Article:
The role of private landowners in nature conservation is becoming increasingly im- portant, and many owners are uniting their land for the better good of nature in the form of conservancies. Mpumalanga has been selected to host the annual national conference of the National Association of Conservancies of South Africa (NACSA) from April 30 to May 1, 2005.
"More than one million hectares of land are included in conservancies in Mpumalanga, and we therefore have a broad base of knowledge from which we will draw to add to the interest and relevance of the conference," said Rob Vollet, vice chairperson of NACSA.
The conference will be attended by government nature conservation officials, interest groups and provincial conservancy associations. The proposed programme is crammed with informative presentations, including the challenges of conservancies, a talk on stemming the "Sixth Global Extinction", worldwide sustainable development of biodiversity, conservancy constitutionality, as well as a description of a successful community project by the Water for Food Movement. Fund raising, community projects and special challenges faced by some conservancies will also be discussed. For more infor mation go to www.nacsa.org.za or call Mary Lebotschy on (013) 733 3583.
Elephants have been found to be the first land mammal, other than apes and monkeys, to imitate sounds that are not typical of their species. The finding was reported in the journal Nature on March 24. Researchers eavesdropped on 10-year-old Mlaika, living with some semi-captive orphan elephants in Kenya. She perfectly imitated truck sounds coming from a nearby highway.
Calimero, a 23-year-old African elephant living with two Asian elephants since the age of five, can almost perfectly mimic their chirp-like calls, but rarely makes any other sounds, including those characteristic of African elephants. Analysis of the frequency of the imitations shows an almost perfect match to the original sounds.
This discovery reinforces scientists' belief that vocal learning is important for social animals in maintaining their relationships with other individuals in their social groups, especially if groups periodically split up and then unite. Similar behaviour has been observed in marine mammals such as dolphins, and in parrots and bats. The research was carried out by the Amboseli Trust for Elephants in Kenya, the Woods Hole Oceanographic Institution and the University of Vienna. It was funded by the Woods Hole Oceanographic Institution.
Founded in 1979 with just 7,209ha of land, the Karoo National Park celebrated its 25 anniversary with the opening of a long awaited educational interpretive centre in March, 2005. The park is now 88,000ha in size and is located in one of the world's most interesting arid zones, showcasing the natural environment of the Great Karoo.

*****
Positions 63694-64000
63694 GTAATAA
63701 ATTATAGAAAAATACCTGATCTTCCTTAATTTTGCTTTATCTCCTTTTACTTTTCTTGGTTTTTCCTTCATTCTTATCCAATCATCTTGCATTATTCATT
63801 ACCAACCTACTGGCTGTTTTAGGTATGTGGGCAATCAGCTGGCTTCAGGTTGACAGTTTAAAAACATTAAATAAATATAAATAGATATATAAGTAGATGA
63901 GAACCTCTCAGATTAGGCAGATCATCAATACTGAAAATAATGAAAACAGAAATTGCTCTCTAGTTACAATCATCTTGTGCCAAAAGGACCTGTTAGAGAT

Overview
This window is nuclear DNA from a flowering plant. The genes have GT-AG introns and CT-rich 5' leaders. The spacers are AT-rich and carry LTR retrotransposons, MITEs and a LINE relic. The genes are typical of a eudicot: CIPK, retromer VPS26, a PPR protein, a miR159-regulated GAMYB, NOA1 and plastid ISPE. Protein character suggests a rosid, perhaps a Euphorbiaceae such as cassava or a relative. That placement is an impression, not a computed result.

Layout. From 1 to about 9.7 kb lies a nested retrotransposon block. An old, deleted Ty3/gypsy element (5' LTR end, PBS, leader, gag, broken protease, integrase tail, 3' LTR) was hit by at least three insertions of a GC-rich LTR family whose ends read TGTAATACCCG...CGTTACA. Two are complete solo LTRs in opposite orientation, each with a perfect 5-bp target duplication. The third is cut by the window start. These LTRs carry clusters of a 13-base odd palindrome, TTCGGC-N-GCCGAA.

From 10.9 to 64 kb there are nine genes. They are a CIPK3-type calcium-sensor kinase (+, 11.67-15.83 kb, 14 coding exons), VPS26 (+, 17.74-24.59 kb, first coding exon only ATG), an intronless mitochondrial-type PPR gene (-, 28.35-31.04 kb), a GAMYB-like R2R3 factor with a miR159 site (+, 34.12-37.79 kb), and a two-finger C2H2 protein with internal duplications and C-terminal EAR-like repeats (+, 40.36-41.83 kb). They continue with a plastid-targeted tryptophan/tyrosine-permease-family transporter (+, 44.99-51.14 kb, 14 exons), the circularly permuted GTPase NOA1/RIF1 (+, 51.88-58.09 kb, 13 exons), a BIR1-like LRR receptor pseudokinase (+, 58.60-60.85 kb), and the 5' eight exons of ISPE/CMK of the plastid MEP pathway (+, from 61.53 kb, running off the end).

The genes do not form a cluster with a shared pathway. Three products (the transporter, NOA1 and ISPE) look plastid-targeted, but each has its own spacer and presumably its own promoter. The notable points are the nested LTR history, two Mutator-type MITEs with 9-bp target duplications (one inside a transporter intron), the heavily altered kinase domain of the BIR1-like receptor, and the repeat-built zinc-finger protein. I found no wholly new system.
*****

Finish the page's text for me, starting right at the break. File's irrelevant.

The new interpretive centre will not only focus on the park's flora and fauna, but also on the cultural history of the park. The deputy minister of Environmental Affairs and Tourism Rejoice Mabudafhasi opened the event. Speaking at the function, South African National Parks Chief Operating Officer Sydney Soundy said, "The broader context of 'environment' is not limited to the biophysical aspects but is extended to the social and the economic ones as well.
Environmental education is now not only restricted to finding the balance in nature but is more concerned with the interrelationships and impacts that are created be- tween these three dynamics." The interpretive centre will have a resource room that learners will be able to use a research facility.
It will provide a platform for tourists to learn about the park's geophysical environmental development over the last five billion years; the evolution of flora and fauna in the region, especially the world-renowned fossils of animals that are thought to have given rise to mammals; the first humans to live in the area and their relationships with the environment; early colonists in the area, and a special section relating to the uniqueness of the Karoo biodiversity.
Park Manager Norman Johnson celebrated the park's growth in size over the years, but lamented the fact that it was still not large enough to reintroduce lions, cheetahs and wild dogs. He said that lions were needed to naturally control the antelope numbers.
Coinciding with the launch of the new International Centre of Excellence in Biodiversity Research and Information will be the appointment of a steering committee that will drive veterinary research in the Great Limpopo Transfrontier Park (GLTP) and other conservation areas. A Memorandum of Understanding (MoU) was recently signed by the South African National Parks (SANParks), the Peace Parks Foundation and the University of Pretoria's Onderstepoort Veterinary Institute. One of the aims of the alliance is to mitigate the effects of diseases that affect wildlife, domestic animals and humans.
This is especially important with the drop- ping of fences between neighbouring countries to create transfrontier conservation areas, allowing diseases to spread more freely. The appointment of the steering committee will be the first formal undertaking following the signing of the MoU. Wildlife vets will look at diseases such as foot and mouth disease, bovine tuberculosis, African swine fever, canine distemper and trypanosomiasis (sleeping sickness).
The MoU has similar priorities to AHEAD - Animal Health for the Environment and Development, which was started by the Wildlife Conservation Society and the World Conservation Union (IUCN) Veterinary Specialist Group after the 2003 World Parks Congress in Durban. The two groups have similar priorities, and their research is intended to complement each another.